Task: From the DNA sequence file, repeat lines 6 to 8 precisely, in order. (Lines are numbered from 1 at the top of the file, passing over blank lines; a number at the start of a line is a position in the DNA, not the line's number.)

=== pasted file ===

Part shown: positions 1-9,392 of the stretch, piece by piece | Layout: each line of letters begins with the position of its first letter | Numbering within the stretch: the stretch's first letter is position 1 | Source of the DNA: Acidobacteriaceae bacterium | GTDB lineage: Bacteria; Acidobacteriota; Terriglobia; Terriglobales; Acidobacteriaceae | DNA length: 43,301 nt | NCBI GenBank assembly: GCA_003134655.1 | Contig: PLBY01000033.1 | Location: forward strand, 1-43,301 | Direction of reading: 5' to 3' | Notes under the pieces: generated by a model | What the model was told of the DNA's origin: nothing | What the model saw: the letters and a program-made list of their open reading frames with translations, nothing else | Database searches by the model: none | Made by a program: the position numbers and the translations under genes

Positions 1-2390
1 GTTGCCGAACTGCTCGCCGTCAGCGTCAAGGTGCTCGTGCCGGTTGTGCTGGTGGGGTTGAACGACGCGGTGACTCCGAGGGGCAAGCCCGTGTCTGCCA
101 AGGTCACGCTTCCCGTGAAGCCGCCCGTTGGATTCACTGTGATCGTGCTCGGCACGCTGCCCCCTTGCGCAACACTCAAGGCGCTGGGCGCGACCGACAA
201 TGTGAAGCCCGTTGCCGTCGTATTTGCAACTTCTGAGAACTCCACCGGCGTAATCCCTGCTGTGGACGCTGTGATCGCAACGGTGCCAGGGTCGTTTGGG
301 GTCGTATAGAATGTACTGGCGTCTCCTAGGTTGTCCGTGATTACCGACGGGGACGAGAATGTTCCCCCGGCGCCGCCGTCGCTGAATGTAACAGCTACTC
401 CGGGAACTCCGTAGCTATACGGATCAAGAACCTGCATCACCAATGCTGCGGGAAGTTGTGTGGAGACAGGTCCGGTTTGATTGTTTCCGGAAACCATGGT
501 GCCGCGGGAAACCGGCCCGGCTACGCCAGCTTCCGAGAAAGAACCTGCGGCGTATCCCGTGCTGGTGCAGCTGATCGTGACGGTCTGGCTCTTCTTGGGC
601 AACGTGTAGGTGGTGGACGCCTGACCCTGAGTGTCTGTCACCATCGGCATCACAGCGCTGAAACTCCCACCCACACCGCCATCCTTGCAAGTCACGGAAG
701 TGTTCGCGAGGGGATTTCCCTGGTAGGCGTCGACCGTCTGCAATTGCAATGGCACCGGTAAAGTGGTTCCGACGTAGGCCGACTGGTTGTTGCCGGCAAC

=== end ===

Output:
301 GTCGTATAGAATGTACTGGCGTCTCCTAGGTTGTCCGTGATTACCGACGGGGACGAGAATGTTCCCCCGGCGCCGCCGTCGCTGAATGTAACAGCTACTC
401 CGGGAACTCCGTAGCTATACGGATCAAGAACCTGCATCACCAATGCTGCGGGAAGTTGTGTGGAGACAGGTCCGGTTTGATTGTTTCCGGAAACCATGGT
501 GCCGCGGGAAACCGGCCCGGCTACGCCAGCTTCCGAGAAAGAACCTGCGGCGTATCCCGTGCTGGTGCAGCTGATCGTGACGGTCTGGCTCTTCTTGGGC